November 19, 2020
The following article is from U.S. News & World Report
After months of record-breaking unemployment numbers and economic turmoil, fewer students in the high school class of 2021 are applying for federal financial aid.
This trend may be head-scratching for some, but experts worry high school students learning virtually aren't getting the support they need to complete the Free Application for Federal Student Aid, known as the FAFSA. They are concerned that stressors related to the coronavirus pandemic are taking the focus off of time-sensitive financial aid deadlines, or that prospective students have chosen not to attend college altogether.
The number of completed FAFSAs is down about 16% nationally, according to data provided by the U.S. Department of Education and analysis by the nonprofit National College Attainment Network through the week of Nov. 6. The rate of completion is down even more significantly at high-minority high schools – those with at least 40% Black and Hispanic student enrollment – with about 21% fewer FAFSAs completed compared to this time last year.
Katherine Pastor, a school counselor at Flagstaff High School in Arizona, says the college and financial aid support systems in place for high school seniors have been eliminated or made more challenging by the transition to online learning.
"Before, I could just pop into your class and have a quick conversation," Pastor says. "Now, I'm trying to find where you're at, get a Zoom link, ask the teacher to create a breakout room for us, and hope that the student knows how to share their screen with me so I can help them with where they're at in the application."
Counselors note barriers to providing financial aid counseling such as students' limited access to the internet and computers; technological frustrations; limitations of a video call to assist with tasks like locating the correct tax form in a pile of paperwork; and now widely understood feelings of Zoom fatigue for counselors, parents and students alike.
Beyond the logistical problems, Pastor says both college and financial aid can become "out of sight, out of mind" as families are so far removed from their high school and its support staff at schools that have transitioned to virtual or hybrid learning.
Jennifer Satalino, student success director at ECMC, a nonprofit that assists student loan borrowers, says the decline in FAFSA completions may also be caused by students feeling unmotivated or believing that the economic effects of the COVID-19 pandemic have rendered college out of reach. Already in fall 2020 thus far, the National Student Clearinghouse Research Center reports undergraduate enrollment is about 4% below last year's level – a trend some experts worry may continue.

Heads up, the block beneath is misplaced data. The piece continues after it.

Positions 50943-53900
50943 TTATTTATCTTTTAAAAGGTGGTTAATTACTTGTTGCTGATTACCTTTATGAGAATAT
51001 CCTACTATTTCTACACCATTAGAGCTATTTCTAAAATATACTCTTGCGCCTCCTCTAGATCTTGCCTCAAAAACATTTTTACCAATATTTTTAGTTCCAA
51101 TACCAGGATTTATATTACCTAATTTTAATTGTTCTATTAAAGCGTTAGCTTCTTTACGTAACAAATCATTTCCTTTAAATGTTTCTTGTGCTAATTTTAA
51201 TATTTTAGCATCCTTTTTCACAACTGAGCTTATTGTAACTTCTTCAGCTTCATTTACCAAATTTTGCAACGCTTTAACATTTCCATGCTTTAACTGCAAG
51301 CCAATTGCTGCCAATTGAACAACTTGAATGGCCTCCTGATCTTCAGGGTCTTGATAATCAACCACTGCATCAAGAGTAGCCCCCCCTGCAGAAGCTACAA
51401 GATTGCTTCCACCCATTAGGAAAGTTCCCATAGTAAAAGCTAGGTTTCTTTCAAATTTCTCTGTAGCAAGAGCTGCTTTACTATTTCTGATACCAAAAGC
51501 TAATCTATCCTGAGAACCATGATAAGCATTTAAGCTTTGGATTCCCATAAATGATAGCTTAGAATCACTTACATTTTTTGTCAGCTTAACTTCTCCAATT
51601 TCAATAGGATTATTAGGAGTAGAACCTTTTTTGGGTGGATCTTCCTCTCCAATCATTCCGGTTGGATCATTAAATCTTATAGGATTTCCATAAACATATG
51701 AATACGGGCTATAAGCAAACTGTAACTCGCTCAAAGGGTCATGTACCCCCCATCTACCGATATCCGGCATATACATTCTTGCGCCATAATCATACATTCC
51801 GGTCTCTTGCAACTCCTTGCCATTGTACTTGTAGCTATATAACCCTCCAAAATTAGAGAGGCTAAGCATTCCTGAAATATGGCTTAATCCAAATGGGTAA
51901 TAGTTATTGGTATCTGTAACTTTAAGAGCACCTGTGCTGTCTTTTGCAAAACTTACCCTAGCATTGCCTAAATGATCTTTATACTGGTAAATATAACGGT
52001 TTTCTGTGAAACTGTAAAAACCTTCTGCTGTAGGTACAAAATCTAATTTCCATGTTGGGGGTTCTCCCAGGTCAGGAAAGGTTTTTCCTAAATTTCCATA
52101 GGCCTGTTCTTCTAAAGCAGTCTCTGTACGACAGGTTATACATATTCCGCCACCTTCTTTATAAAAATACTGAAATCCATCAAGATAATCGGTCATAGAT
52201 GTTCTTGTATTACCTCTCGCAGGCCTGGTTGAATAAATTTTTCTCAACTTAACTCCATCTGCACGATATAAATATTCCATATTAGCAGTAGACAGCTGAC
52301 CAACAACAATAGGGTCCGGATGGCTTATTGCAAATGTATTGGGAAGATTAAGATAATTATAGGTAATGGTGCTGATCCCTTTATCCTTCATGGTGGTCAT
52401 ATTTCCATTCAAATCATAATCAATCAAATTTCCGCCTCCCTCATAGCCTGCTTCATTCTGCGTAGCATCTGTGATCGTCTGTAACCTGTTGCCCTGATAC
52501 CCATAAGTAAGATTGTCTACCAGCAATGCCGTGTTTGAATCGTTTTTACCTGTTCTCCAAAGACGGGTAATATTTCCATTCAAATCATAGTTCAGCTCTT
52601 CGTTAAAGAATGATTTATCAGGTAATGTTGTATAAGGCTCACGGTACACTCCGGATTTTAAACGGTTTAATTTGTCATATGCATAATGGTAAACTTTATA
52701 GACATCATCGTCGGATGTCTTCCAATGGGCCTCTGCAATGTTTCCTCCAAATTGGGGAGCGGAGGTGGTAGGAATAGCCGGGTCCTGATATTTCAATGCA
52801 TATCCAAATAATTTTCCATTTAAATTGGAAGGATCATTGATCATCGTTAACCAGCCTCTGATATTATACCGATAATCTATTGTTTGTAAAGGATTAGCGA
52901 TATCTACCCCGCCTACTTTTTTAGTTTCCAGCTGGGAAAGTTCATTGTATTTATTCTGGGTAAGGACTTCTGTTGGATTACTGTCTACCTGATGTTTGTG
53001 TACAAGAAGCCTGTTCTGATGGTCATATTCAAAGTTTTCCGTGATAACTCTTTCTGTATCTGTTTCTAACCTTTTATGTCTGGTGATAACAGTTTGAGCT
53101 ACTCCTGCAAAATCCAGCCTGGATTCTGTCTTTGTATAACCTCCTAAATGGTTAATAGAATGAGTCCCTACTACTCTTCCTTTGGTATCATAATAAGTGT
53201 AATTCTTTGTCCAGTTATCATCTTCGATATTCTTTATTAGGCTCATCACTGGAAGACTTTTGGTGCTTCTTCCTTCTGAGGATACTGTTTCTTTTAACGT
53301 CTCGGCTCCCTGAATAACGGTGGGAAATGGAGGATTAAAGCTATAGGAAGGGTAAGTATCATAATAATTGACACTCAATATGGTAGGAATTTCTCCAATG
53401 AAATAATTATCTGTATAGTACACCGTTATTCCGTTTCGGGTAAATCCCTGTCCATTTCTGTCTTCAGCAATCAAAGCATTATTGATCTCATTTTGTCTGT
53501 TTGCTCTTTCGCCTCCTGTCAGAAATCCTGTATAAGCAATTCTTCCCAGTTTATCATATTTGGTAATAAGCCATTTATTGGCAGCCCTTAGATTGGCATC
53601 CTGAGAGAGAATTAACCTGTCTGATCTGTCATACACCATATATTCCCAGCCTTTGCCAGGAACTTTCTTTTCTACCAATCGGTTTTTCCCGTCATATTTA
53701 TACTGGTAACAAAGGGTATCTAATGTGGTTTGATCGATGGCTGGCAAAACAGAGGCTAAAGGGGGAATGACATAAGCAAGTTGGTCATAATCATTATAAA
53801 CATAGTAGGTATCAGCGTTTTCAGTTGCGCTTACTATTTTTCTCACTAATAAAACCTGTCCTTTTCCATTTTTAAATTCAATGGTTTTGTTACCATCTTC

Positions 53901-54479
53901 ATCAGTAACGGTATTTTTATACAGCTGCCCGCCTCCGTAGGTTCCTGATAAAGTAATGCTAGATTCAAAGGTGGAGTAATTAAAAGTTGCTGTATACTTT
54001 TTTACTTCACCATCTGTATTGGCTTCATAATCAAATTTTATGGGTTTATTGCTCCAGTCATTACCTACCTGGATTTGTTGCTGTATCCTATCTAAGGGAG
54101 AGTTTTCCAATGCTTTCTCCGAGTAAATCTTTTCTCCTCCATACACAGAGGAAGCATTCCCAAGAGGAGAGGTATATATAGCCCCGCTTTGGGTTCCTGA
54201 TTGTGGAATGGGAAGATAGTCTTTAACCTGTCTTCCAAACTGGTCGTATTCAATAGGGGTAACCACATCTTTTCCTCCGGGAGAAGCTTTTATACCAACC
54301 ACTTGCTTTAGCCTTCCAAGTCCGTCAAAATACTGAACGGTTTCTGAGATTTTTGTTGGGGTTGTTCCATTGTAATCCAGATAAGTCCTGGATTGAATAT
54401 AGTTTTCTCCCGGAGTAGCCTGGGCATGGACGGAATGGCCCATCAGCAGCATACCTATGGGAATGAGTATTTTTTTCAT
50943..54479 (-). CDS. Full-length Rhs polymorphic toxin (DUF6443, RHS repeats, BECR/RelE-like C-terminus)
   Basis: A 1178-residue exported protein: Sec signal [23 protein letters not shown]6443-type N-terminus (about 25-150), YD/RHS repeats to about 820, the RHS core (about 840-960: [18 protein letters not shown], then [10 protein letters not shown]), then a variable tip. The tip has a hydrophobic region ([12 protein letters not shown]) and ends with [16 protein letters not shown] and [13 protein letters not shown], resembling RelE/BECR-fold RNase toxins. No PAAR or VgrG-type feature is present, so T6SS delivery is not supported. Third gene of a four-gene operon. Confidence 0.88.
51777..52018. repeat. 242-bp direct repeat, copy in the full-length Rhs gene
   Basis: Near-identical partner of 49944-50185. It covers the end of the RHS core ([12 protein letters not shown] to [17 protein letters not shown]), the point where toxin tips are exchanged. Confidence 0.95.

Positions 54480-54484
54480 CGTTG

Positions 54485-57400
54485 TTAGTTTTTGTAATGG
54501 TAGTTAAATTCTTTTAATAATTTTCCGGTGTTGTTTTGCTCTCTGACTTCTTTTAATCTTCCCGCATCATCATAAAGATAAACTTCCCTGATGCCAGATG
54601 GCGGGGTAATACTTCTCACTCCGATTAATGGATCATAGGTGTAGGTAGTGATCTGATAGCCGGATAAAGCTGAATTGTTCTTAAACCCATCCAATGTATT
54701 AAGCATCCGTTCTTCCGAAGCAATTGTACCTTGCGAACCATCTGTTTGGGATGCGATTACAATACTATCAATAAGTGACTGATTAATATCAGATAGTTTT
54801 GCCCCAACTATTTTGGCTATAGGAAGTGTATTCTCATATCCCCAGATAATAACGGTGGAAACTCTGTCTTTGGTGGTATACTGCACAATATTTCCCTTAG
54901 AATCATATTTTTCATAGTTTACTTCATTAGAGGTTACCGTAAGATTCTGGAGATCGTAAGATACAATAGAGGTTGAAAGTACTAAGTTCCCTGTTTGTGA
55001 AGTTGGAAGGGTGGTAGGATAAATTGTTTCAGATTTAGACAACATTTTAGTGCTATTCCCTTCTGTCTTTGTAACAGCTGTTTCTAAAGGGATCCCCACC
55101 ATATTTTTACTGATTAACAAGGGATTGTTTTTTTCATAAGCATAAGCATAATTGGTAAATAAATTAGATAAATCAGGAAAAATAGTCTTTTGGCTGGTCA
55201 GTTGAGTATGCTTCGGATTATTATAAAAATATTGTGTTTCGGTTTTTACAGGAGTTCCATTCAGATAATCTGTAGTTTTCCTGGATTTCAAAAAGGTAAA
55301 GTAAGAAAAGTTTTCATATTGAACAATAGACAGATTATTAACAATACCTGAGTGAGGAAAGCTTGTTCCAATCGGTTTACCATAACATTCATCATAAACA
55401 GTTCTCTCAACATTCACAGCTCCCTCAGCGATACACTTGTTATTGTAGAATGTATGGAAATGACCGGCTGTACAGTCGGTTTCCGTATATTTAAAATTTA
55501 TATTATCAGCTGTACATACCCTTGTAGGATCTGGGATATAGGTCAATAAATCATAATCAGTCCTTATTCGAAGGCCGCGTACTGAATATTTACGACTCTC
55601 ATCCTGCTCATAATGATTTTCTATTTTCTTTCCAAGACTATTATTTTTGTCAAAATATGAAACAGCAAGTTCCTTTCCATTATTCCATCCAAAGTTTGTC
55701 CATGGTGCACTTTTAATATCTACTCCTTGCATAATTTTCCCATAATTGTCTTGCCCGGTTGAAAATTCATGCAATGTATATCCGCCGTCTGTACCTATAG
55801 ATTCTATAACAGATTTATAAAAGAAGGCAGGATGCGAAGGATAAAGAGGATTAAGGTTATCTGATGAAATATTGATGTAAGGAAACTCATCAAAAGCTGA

"They are grieving," Satalino says. "They haven't had the typical senior year; they're probably not going to. They are concerned that next year they might be in college, but still learning in their bedroom."
Overcoming New Obstacles to Get Free Financial Aid Help
In spite of these challenges, as high schools and colleges continue to embrace virtual learning during the pandemic, counselors and financial aid officers have also adapted and created new supports for students.
Flagstaff High School, for example, now offers advising sessions that don't require an appointment before school, after school and at lunch through Zoom, during which a counselor is available to answer student and parent questions about filling out the FAFSA.
Additionally, many states are continuing to offer FAFSA nights in a virtual format through their departments of higher education. The Utah Higher Education Assistance Authority, for example, offers virtual FAFSA nights through a Zoom call that allows students and families to work on the form from their personal device with live support from financial aid professionals and volunteers.
Students can also take advantage of College Goal Sunday, also called FAFSA Day, an opportunity for free help applying for financial aid held in an online format on Sundays in the fall and spring. The date or dates of College Goal Sunday vary by state.
Students can also use the Department of Education's Federal Student Aid Help Center online or call the Federal Student Aid Information Center at 800-433-3243.
Current and prospective students should take advantage of emails, webinars, YouTube videos that walk students through the form step by step, and other virtual events and resources that colleges share, says KC Woods, associate director of financial aid and scholarship programs at Syracuse University in New York.
And while students may be limited in their ability to walk into the financial aid office and ask for help, their university, like Syracuse, may have a "virtual lobby" via Zoom to get the equivalent of walk-in support.
Some high schools are also continuing to offer in-person FAFSA resources that students and their families can access.
Teresa Peterson, head counselor at Pine View High School in Utah, says the school has already held one in-person FAFSA night this fall with social distancing and other COVID-19 safety measures, on top of a virtual FAFSA night, virtual college application night, and other online events and resources available.
"Because of the weirdness and the angst people have, it's almost harder for them to get their ducks in a row," Peterson says. "But a lot of our kids are at least reaching out about this. Now if they're actually following through, I don't know."